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Blonde by Joyce Carol Oates

By on Feb 12, 2010No Comment
Blonde by Joyce Carol Oates

Blonde, author Joyce Carol Oates admonishes, “should be read as a work of fiction, not as a biography.” This is easier said than done. A prodigious work about the life, times and death of Marilyn Monroe, the icon’s mysterious suicide/overdose/murder in 1962 has fueled our Marilyn fantasies and conspiracy theories for decades, making the temptation to read Oates’ big fat Marilyn novel (my edition weighs in at a whopping 738 pages) as fiction rather than fact a very loooong battle with our will.

Published in 2000, Blonde is a thing of terrible beauty. Oates’ prose is lucid, hypnotic, hallucinatory, a magnum opus imagining the internal poetry, vulnerability, and tragedy of  one of history’s greatest movie stars. So compelling is Oates’ storytelling, so hungry is our imagination still for Marilyn, that we find ourselves so deep in the mind’s eye of her stormy life that we, like our beloved blonde, are at risk of being carried away. I, for one, neglected many things over the 2 weeks I devoured the book.

Perhaps superseding Nathaniel West’s Day of The Locust as America’s definitive cautionary tale about the Hollywood Industrial Complex, Blonde unravels Norma Jeane’s life from its destabilized beginnings in the sunny, seaside LA suburb (where Norma and I both spent our formative years) of Venice Beach. The institutionalization of her wack-a-doo mother Gladys, another industry casualty whose hands bear the trauma of celluloid, and the death of her caretaker grandmother send Norma Jeane to a string of orphanages and foster homes.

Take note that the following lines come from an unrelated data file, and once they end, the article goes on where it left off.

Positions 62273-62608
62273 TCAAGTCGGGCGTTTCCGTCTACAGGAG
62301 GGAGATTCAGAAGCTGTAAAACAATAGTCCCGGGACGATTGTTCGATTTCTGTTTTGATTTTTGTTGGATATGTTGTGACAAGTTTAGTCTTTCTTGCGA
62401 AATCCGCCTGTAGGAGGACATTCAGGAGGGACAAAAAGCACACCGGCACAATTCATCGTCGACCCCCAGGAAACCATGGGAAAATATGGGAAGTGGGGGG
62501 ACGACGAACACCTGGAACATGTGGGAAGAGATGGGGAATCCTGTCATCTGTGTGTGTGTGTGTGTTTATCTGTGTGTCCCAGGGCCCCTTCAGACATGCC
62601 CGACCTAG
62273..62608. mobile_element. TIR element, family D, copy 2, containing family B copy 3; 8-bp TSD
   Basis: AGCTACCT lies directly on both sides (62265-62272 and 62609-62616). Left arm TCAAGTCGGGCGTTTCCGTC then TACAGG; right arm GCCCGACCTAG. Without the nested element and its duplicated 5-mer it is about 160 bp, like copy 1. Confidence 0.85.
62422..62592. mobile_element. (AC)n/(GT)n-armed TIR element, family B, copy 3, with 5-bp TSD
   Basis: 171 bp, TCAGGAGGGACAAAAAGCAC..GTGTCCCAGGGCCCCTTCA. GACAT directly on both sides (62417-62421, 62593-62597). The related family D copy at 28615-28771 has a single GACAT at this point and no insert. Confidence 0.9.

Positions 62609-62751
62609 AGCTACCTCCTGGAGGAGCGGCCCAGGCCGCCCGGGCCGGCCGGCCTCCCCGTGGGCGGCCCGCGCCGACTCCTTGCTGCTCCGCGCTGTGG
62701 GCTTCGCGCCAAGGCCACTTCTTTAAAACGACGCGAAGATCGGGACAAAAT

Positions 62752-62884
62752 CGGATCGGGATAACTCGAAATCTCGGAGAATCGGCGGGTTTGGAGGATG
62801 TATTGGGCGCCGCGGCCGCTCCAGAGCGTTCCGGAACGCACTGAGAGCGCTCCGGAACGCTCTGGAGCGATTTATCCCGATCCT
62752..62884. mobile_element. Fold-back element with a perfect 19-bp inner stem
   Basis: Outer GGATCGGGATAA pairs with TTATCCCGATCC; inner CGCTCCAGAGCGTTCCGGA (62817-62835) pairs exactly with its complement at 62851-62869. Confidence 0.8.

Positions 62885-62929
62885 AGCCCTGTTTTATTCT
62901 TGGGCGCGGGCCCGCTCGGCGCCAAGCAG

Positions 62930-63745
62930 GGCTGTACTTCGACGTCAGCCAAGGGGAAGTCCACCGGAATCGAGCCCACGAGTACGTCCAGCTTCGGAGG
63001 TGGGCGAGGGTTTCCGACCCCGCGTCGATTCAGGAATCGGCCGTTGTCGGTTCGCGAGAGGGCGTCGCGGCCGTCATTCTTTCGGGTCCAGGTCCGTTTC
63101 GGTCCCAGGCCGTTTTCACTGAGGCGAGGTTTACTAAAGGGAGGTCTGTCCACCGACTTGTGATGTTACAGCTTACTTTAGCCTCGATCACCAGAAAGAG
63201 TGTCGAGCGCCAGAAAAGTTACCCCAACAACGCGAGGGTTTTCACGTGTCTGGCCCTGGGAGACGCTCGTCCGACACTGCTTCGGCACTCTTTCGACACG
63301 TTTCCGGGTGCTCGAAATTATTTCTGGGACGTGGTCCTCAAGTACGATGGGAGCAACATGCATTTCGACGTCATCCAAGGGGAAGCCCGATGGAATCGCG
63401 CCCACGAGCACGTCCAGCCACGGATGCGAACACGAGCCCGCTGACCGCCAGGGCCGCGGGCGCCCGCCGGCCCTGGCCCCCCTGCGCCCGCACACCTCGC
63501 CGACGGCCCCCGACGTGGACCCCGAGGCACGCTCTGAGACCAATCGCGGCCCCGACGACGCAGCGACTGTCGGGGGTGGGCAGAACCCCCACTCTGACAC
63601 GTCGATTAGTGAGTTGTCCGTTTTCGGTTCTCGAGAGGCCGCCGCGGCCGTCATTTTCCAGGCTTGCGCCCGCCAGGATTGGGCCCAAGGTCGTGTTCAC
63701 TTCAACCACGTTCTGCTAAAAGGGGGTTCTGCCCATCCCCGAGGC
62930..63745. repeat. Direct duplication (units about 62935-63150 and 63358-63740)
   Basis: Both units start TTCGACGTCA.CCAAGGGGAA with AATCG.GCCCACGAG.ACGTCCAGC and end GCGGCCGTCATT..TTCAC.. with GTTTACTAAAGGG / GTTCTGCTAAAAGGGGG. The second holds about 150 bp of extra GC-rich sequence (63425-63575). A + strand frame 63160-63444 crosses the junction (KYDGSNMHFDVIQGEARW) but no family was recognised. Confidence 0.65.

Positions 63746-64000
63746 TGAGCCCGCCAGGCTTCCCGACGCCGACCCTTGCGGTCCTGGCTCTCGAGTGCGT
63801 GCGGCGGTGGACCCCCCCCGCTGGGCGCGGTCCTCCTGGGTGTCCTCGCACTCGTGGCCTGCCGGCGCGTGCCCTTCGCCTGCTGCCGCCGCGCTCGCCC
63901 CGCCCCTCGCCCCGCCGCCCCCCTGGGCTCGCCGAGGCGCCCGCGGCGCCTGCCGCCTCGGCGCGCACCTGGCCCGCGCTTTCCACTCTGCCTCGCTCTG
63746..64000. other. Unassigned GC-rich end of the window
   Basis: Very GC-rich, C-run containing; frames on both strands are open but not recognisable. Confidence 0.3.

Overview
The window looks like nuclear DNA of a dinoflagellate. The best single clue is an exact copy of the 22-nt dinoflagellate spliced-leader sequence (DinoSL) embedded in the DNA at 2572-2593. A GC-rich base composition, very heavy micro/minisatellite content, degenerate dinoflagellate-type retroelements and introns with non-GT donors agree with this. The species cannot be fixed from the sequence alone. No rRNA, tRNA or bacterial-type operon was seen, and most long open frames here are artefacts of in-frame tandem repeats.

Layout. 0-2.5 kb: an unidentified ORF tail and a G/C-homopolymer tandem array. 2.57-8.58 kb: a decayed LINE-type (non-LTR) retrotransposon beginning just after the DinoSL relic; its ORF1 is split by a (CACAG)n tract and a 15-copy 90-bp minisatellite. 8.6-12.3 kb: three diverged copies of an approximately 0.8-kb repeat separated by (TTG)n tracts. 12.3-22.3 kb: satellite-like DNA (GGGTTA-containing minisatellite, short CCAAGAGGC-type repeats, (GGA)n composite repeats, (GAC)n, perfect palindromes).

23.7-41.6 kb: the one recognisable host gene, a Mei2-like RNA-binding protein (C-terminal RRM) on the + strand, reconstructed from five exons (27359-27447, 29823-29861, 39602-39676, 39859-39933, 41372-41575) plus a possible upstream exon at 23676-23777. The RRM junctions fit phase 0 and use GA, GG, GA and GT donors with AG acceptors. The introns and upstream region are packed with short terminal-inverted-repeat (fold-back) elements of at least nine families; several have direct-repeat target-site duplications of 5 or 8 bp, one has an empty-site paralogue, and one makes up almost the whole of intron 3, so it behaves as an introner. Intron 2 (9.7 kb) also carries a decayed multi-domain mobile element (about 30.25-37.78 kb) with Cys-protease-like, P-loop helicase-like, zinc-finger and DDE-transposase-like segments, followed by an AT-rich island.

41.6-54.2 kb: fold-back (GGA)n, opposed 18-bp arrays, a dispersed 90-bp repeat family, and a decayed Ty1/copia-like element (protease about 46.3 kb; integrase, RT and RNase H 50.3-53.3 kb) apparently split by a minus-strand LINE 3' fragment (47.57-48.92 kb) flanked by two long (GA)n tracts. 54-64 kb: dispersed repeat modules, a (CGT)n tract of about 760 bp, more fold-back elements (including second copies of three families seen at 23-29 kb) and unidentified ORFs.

The most “normal” days of Norma Jeane’s life are her early teens as a student attending Van Nuys High. Her youth, however, is cut short at 16 when she marries Bucky Glazer (James Dougherty in real life) because, as her foster mother forebodes, given her situation this is the only option for a girl like her. When Bucky goes off to the Second World War, Norma, reveling in her first real freedom,  joins the new working women of her generation. She takes a job doing assembly work at an airline factory. It is here that photographer Otto Ose wanders in one day, here where her standout beauty is descried against the backdrop of war and metal, here where Norma Jeane Mortenson Glazer ends and Marilyn Monroe begins.

She may be on her way to stardom, but Marilyn’s fatal spiral into drugs, promiscuity, madness and Hollywood also follows, helped on its downward course by a motley crew of depraved, vampiric and emotionally ill-equipped men. Oates writes that Marilyn’s first meeting with a grim Daryl Zanuck, simply known as “Z” in the book, is a casting couch rape (although there is no couch since it all goes down barbarically on the floor) that happens in a kind of creepy aviary hidden behind his office. Marilyn embarks on a confused, years long 3-way relationship with Cass and Eddy G., the sons of Charlie Chaplin and Eddie Robinson respectively, that is doomed for failure, especially when she discovers she’s pregnant but doesn’t know which bastard, druggie son of a movie star is the father. As we all know, the big, horsey-handsome slugger Joe DiMaggio swoops in for the save, but he is every bit as male, simple and traditional as she is a complex female aberration. Their marriage doesn’t make it a year. By the time the older, unlikely Arthur Miller leaves his wife for Marilyn, we know their union is also doomed, that the father figure she’s been hunting for in all the wrong men is lost to imagination forever. Even Mr. President, a selfish, callous lover in the book, can’t save Marilyn.

Motherless, fatherless, childless, alone, prescriptions and mania her only friends, we know how Marilyn’s story ends. Or do we? It’s Oates’ daring portrait of Marilyn’s final days that keep Blonde, like it’s heroine, alive after the last chapter.

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